CHAPTER 1
Graph Theor y i n th e Informatio n Ag e
1.1. Introductio n
Graph theor y ha s a histor y datin g bac k mor e tha n 25 0 year s (startin g wit h
Leonhard Eule r an d hi s quest fo r a walk linkin g seven bridge s i n Konigsber g [17]).
Since then , grap h theory , th e stud y o f network s i n thei r mos t basi c for m a s inter -
connections amon g objects , ha s evolve d fro m it s recreationa l root s int o a ric h an d
distinct subject . O f particula r significanc e i s its vita l rol e i n ou r understandin g o f
the mathematic s governin g th e discret e universe .
Throughout th e years , grap h theorist s hav e bee n studyin g variou s type s o f
graphs, such as planar graph s (draw n without edge s crossing in the plane) , interva l
graphs (arisin g i n scheduling) , symmetri c graph s (hypercubes , platoni c solid s an d
those fro m grou p theory) , routin g network s (fro m communications ) an d computa -
tional graph s tha t ar e use d i n designing algorithm s o r simulations .
In 1999, a t th e daw n o f th e ne w Millennium , a mos t surprisin g typ e o f grap h
was uncovered . Indeed , it s universa l importanc e ha s brough t grap h theor y t o th e
heart o f a ne w paradig m o f scienc e i n thi s informatio n age . Thi s famil y o f graph s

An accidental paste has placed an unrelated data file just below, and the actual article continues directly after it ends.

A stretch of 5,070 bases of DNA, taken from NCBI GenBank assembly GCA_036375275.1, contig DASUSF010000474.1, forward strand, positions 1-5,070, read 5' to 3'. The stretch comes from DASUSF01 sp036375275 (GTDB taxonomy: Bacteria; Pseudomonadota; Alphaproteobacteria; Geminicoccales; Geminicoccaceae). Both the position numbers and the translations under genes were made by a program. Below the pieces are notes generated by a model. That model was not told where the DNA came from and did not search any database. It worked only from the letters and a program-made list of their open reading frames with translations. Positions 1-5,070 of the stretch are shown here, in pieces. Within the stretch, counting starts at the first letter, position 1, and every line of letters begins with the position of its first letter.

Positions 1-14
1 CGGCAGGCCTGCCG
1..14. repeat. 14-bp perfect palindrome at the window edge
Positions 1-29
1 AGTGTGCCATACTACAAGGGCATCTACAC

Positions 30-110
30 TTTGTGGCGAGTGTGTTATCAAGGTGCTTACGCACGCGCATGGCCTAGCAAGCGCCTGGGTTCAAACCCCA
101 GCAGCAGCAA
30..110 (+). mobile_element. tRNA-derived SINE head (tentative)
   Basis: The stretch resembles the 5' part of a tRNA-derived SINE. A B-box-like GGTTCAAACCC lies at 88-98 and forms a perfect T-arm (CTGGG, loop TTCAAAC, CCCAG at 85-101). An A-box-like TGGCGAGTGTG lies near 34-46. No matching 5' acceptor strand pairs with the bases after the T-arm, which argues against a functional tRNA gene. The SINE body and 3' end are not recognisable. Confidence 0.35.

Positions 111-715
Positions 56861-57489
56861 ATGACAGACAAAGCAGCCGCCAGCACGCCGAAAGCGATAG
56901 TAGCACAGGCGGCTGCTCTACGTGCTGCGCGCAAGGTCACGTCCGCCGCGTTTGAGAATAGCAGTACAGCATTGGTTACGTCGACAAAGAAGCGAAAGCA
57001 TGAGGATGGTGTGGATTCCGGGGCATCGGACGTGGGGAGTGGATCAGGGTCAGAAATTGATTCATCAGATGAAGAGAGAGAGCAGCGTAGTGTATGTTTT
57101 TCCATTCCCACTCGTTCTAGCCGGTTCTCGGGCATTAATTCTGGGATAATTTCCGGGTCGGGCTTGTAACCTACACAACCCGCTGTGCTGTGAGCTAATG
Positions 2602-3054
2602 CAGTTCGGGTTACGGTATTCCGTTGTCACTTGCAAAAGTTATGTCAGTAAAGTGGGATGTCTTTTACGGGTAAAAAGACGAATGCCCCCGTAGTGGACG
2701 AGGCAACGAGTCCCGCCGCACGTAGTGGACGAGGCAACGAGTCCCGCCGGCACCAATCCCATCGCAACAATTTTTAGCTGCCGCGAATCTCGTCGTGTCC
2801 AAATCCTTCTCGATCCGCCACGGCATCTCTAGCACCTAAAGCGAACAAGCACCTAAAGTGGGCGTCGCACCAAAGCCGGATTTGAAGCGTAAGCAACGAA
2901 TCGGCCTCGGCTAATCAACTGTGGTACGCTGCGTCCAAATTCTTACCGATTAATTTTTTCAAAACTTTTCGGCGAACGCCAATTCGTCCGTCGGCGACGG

consists o f a wid e collectio n arisin g fro m divers e arena s bu t havin g completel y
unexpected coherence . Example s includ e th e WWW-graphs , th e phon e graphs ,
the emai l graphs , th e so-calle d "Hollywood " graph s o f costars, th e "collaboration "
graph o f coauthors, a s well a s legions o f others fro m al l branche s o f natural, socia l
and lif e sciences . Th e prevailin g characteristic s o f these graph s ar e th e following :
Larg e The siz e of the network typically range s from hundred s o f thou-
sands to billions of vertices. Brut e forc e approache s ar e no longer feasible .
Mathematical wizardr y i s in demand agai n how can we use a relativel y
small numbe r o f parameters t o captur e th e shap e o f the network ?
Spars e Th e numbe r o f edge s i s linear, i.e. , withi n a smal l multipl e o f
the numbe r o f vertices. Ther e migh t b e dense graph s (havin g a quadrati c
number o f edges in term s o f vertices) ou t ther e bu t th e larg e graph s tha t
we encounter ar e mostl y sparse .
Th e smal l worl d phenomeno n This i s used t o refe r t o tw o distinc t
properties: small distance (tw o stranger s ar e typicall y joine d b y a shor t
chain of mutual acquaintances) , an d the clustering effect (tw o people wh o
share a commo n neighbo r ar e mor e likel y t o kno w eac h other )
http://dx.doi.org/10.1090/cbms/107/01
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